In hailing the all-world talents of Nikola Jokic, now an NBA champion (and the most influential Serb since Gavrilo Princip), let’s also recognize that this cornerstone figure was taken #41 in the 2014 NBA Draft, behind Doug McDermott, whom the Nuggets took that year at #11. Don’t get me wrong: Dougy McBuckets has enjoyed a longer NBA career that most. He is, in fact, one of 20 Nugget draftees from the past decade who remain active in this league. That’s the extraordinary organizational lesson delivered by Monday’s clincher.

Observers journalistic and otherwise spent considerable time discussing teambuilding during these playoffs. First, it was the Heat’s predilection for making serviceable NBA squad players of undrafted castoffs. Then, when Denver started to look inevitable, the conversation moved to canny roster-development via the draft, wherein Joker remains Exhibit A.

Yet the larger takeaways for NBA clubs and fans alike are simpler and self-evident: Denver is the league’s best talent evaluator, full stop, thanks to Vice President of Scouting Jim Clibanoff (pictured above) and his crack staff. The Nuggets not only draft more effectively, they also better assess the potential value of Europeans and players discarded by competing NBA franchises. They’ve shown these traits for a decade or more, as I will detail below, and theirs is the best, most practical example of how to develop championship-ready rosters in 2023.

Free agency remains vitally important, of course. I read somewhere during these playoffs that Denver’s title is the first from a Western Conference team not located in California or Texas since the 1979 Seattle Supersonics! Big markets/money will always give “coastal elites” a leg up in luring/landing established stars. Yet Denver has shown league peers how to nullify these advantages in the 21st century. Once the new collective bargain agreement takes effect, and teams cannot afford three max stars going forward (thereby more evenly distributing plus-players around the league), the primacy of talent assessment is only enhanced.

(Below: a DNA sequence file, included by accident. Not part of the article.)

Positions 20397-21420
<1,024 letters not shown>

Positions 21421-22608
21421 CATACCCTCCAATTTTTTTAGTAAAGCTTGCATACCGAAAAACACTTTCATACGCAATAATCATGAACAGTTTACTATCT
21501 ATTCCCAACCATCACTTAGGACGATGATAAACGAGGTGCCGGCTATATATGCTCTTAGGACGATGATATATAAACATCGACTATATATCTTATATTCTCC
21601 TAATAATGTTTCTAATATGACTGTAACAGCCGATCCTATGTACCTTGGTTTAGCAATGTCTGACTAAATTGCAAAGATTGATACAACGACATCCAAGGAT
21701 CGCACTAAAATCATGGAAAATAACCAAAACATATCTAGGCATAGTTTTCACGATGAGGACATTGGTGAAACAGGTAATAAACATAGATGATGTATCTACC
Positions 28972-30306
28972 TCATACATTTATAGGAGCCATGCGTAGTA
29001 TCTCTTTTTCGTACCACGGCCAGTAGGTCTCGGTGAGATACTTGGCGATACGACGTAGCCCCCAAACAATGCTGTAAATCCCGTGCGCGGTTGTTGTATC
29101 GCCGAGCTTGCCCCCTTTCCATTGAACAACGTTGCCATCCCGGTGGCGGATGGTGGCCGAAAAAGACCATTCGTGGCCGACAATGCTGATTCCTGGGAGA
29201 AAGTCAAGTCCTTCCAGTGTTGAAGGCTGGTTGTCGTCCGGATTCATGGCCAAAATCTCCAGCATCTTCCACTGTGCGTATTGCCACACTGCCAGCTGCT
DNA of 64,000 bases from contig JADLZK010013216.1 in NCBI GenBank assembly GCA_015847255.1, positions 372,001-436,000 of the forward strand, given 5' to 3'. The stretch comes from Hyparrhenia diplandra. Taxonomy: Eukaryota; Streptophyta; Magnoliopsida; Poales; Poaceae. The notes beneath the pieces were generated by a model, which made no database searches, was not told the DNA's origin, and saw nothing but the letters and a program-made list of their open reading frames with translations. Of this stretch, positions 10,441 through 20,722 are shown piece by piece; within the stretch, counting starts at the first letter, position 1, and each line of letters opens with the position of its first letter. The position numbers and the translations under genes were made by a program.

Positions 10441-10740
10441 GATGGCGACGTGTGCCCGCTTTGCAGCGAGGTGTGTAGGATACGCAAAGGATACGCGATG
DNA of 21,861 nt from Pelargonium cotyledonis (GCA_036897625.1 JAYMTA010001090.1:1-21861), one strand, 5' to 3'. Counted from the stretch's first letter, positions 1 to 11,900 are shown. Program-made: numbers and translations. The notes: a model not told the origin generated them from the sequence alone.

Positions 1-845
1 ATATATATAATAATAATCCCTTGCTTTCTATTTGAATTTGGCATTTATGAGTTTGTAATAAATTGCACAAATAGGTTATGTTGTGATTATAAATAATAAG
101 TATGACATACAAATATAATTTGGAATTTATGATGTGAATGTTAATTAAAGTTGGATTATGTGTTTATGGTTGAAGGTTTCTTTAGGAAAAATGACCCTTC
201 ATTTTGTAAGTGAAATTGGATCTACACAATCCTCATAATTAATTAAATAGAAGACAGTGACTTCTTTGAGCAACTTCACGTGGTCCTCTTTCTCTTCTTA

By contrast, it’s time to get real on the most overhyped aspect of any NBA teambuilding discussion, the Draft Lottery. Based on the amount of media attention paid to these first half-dozen picks, one assumes this approach to be a proven strategy. It’s not. The Golden State dynasty was not built via reliance on or maneuvers to enable high lottery picks. LeBron James was a lottery pick 20 years ago; his fellow Laker, Anthony Davis, ran out on the team that picked him no. 1. Kawhi Leonard went 14th and somehow managed to be the best player on two NBA Champions, just north of two separate borders (San Antonio and Toronto).

What’s more, it seems clear to me the Lottery affects championship fortunes and overall roster strength less and less. Lottery picks are, of course, getting younger and younger. It’s no coincidence they are less and less able to produce at the NBA level, especially within the 3-year rookie contract window. Joel Embiid and Zion Williamson are great players, when healthy, but they’ve delivered nothing in terms of playoff success to the teams that contorted their long-term fortunes to acquire them. The demonstrable abilities of these younger and younger men, imbued with evermore AAU-enabled, one-and-done skill sets, makes them less and less NBA ready with every passing year. Why tank any season, much less two or three, to acquire them?

I don’t think it’s controversial to say the Draft Lottery has become the darling creature of media, which value content-creation above all things. The amount of writing and podcasting devoted to this narrow subject has become truly ridiculous. What’s more, any reliance upon Lottery-derived talent represents the outsourcing of talent identification to some weird, unaccountable amalgam of media hype, conventional hoop wisdom and the assumption that college basketball is turning out finished basketball products — something it stopped doing circa 2003. Victor Wembanyama is a unicorn. Of course, a team might tank to get him. However, year in and year out, NBA franchises throw away entire seasons to position themselves for drafts where the depth of talent is completely unknown and, it says here, scandalously overrated.


Denver never worried about mortgaging its future on unknowns. Jokic has proved a generational talent, and Denver did get lucky with him. The remainder of their roster, however, was sensibly shaped by non-lottery drafting (no picks higher than #7), low- to mid-range free agent signings (Aaron Gordon, Bruce Brown, Jeff Green), and trades using their voluminous draft bounty as collateral.